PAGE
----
Protect Your Home
Preventing the threat of termites this spring
Spring is officially here, bringing flowers, greenery and increased pest activity. Because termite evidence is more noticeable in warmer months, it is important to check for any warning signs every spring. Fortunately, there are a few things you can do to reduce the likelihood of a termite infestation in the first place.
Keep shrubs trimmed
Well-maintained shrubbery looks nice, but it also serves an important purpose: Trimming shrubs reduces the likelihood termites and pests will enter your home. Stray branches that touch a house’s exterior provide pests with direct access to potential entry points. By properly maintaining landscaping, you can make access more difficult for these unwelcome houseguests.
Modify your landscape
It’s important to make smart decisions when adding landscaping, because termites are more attracted to some materials than others. Instead of traditional mulch, opt for synthetic mulch or pea gravel. These alternatives are less attractive to termites than wood-based mulch.
Maintain home exteriors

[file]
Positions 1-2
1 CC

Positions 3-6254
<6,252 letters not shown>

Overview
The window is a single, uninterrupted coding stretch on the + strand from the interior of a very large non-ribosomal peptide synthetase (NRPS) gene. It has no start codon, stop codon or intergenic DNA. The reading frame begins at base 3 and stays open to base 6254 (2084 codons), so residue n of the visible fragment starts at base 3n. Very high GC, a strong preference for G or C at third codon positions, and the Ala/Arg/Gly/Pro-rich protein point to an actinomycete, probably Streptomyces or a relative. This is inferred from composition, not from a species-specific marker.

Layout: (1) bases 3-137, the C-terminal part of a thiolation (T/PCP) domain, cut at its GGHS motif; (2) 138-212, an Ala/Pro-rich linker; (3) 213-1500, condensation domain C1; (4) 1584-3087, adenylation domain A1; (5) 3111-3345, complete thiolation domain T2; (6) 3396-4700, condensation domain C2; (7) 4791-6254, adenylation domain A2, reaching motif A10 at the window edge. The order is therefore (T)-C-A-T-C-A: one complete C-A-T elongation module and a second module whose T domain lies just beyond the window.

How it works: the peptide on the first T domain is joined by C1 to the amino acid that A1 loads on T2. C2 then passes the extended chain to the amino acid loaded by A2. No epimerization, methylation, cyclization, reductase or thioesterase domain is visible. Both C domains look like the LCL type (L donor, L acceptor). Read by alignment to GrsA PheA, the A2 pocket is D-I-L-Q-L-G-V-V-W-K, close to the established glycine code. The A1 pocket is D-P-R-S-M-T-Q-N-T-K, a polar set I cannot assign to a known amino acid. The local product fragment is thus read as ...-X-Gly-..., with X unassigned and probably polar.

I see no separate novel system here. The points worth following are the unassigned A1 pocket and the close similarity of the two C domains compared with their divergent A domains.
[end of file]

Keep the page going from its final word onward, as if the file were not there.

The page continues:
Termites need water to survive. Controlling excess moisture can help reduce the risk of an infestation. Regularly maintaining home exteriors, such as wooden siding and windows, can help you detect and repair leaks early.
Monitor interior moisture
Many homeowners forget to think about moisture inside their homes, particularly in basements and crawlspaces. Properly ventilating these areas helps minimize the amount of moisture around floor joists and subflooring. Reducing moisture in interior spaces can help reduce the likelihood that termites will take up residence in your home.
If you suspect you may have a termite problem, the best solution is to call a pest professional such as Terminix. Termite warning signs include blisters in wood flooring, hollowed or damaged wood, and evidence of swarms such as discarded wings, mud tubes and droppings that resemble sawdust or coffee grounds. Early detection can prevent a small termite problem from becoming a widespread infestation. (BPT)